The covered persons must be notified of their election rights for continuing coverage following a qualifying event occurs.
You will have 30 days for notifying the plan administrator (which is typically the insurance company) in case a loss occurs due to any of the aforementioned reasons, barring divorce and the alteration of a dependent’s status when there is 60 days’ time to inform the administrator. Following your notice, the administrator has 14 days to inform the person who is covered under COBRA.
Once you notify an employee after a qualifying event, they have 60 days to notify you if they are interested in coverage. This can be communicated via a letter, a phone call, or even in person. In case the employee does not contact you within 60 days following your notification or 60 days following the occurrence of the event (whatever comes later), they become ineligible for signing up.
Health exchange information to be included under COBRA election notice. An election notice that explains the employee’s right to enjoy continued coverage must be offered by a group health plan to individuals who are eligible within 14 days following the reception of the notice of a qualifying event by the plan administrator.
The Department of Labor (DOL) has formulated a model COBRA election that is altered for the inclusion of the health care exchange coverage alternatives present under health care reform.
The DOL guidance states nothing regarding the requirement of exchange information for a COBRA election notice. But do note that the guidance highlights that using the model notice that is revised will be construed as good faith adherence to COBRA’s election notice requirements.
Making Payments for COBRA Coverage
Who exactly pays the money required for COBRA coverage? Typically, the employee ends up paying the complete cost of the insurance premiums. Moreover, the law permits employers to charge 102 percent of the premium, wherein the extra 2 percent is useful for taking care of administrative costs. Upon the extension of COBRA coverage to an employee because of disability, employers can also seek 150 percent of the premium starting during month 18, till month 29.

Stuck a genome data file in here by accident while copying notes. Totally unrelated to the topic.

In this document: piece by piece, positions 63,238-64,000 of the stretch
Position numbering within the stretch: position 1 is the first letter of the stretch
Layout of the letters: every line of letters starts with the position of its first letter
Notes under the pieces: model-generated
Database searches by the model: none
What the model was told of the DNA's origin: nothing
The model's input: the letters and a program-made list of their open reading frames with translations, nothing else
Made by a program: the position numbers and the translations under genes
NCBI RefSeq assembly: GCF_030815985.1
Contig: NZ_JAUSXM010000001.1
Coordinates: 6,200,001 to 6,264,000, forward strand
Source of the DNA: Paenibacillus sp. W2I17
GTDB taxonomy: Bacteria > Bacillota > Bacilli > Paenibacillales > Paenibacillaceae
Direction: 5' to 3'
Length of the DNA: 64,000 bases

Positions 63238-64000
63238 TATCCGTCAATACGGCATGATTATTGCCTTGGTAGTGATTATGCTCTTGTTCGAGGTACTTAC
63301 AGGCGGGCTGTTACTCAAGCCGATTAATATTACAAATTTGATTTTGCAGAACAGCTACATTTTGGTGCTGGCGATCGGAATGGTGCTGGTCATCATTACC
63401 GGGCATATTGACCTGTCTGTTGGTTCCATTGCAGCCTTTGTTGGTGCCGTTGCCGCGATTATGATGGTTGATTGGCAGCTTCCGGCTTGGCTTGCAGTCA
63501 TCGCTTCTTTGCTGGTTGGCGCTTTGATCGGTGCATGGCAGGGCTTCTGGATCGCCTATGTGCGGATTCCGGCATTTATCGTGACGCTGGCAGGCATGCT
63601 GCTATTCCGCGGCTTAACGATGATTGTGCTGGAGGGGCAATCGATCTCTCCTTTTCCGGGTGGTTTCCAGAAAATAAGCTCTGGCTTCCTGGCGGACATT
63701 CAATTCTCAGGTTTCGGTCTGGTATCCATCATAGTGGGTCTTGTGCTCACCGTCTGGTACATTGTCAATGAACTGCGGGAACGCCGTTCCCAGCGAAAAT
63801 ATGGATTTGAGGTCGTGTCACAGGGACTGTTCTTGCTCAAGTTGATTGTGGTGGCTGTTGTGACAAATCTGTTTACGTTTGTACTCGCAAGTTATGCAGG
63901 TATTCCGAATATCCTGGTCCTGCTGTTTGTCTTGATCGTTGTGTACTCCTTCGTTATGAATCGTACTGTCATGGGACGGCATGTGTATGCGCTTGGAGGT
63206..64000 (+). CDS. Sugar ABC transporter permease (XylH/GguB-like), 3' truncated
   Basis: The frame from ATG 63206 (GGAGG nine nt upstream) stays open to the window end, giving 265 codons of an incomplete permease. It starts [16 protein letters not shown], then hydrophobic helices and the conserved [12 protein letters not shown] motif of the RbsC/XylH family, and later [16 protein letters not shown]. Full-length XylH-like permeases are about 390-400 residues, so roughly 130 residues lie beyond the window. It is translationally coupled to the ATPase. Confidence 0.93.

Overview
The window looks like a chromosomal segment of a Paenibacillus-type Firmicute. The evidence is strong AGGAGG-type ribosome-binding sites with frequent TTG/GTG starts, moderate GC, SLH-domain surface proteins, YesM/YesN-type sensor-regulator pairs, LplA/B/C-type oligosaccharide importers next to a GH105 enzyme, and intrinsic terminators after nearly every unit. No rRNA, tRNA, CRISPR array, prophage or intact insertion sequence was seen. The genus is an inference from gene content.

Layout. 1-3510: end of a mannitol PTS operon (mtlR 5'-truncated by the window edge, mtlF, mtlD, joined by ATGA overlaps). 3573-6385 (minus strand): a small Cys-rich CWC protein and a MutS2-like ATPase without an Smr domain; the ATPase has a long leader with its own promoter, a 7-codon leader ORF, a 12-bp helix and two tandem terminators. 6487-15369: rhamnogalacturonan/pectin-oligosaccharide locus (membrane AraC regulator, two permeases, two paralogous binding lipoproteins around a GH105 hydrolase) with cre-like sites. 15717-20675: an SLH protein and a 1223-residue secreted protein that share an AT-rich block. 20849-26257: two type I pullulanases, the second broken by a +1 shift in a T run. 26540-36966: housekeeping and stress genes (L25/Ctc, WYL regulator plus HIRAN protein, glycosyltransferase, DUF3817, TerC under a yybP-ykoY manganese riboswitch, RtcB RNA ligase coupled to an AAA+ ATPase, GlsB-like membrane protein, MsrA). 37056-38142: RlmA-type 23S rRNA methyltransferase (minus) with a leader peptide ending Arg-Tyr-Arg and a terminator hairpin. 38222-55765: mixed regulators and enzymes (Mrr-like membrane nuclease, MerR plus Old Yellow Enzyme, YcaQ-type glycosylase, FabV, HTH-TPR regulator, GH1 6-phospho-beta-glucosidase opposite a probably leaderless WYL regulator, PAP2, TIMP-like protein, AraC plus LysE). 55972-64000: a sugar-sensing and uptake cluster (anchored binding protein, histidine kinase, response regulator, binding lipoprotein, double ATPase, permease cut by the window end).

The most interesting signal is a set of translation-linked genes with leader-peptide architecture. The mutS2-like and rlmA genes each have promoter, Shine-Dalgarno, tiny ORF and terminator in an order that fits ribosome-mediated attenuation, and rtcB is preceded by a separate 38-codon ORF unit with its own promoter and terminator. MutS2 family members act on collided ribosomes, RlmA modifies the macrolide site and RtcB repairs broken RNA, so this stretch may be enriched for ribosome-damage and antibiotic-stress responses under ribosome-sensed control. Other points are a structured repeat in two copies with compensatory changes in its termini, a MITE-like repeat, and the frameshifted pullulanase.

One important aspect is the timing of payments. According to federal law, COBRA coverage can cease in case premium payments are late. Moreover, the law states that any premium’s payment is considered to be timely in case it is made within 30 days following the due date or even a longer period if it is determined under the plan. It is only on the first day of the coverage period that the due date can begin. In case someone opts for COBRA coverage, they can make the first payment within the first 45 days.
The process becomes more complex as the majority of insurers seek advance payments for coverage. However, according to the law, those who are insured under COBRA must be provided with a 30-day grace period from the moment the payment becomes due.
Let us say Ricky quits his job as well as his group health plan coverage on August 1, and COBRA coverage is elected on September 1. He chooses to pay his premiums on a monthly basis.
The first premium payment of Ricky is due on October 16, when he must pay for both August and September, while for October, he must make the payment by October 30.
Following that, Ricky must pay within 30 days following the first day of each month.
Complying With State COBRA-Like Laws
Each state could also have laws similar to COBRA, associated with the continuation of benefits. A few cover every employer, which includes small employers, and thus, you may be subject to state law in cases where the federal law doesn’t apply. The laws are quite complicated and may be different in each state. Get in touch with your state labor agency or your attorney to learn about the laws of your state.
When you are learning about your state law, ask the following questions:
What are the benefit plans that are covered
Who are the employers and benefit providers who must comply with this law
Which employees qualify to continue enjoying benefits under the law
What are the events triggering continuation coverage (qualifying events)
What are the notification requirements you must adhere to
What is the time period of continuation coverage
When can coverage be terminated
Outsourcing Your COBRA Administration
It can be exhausting to adhere to COBRA, and thus, many big companies save a lot of time and money when they decide to outsource administration to specialized entities. Since there are many complex issues involved, especially when there are many employees, it is best to outsource your administration duties.
Have any questions about COBRA benefits? Contact us at (212) 365-4553 or email@example.com to learn more.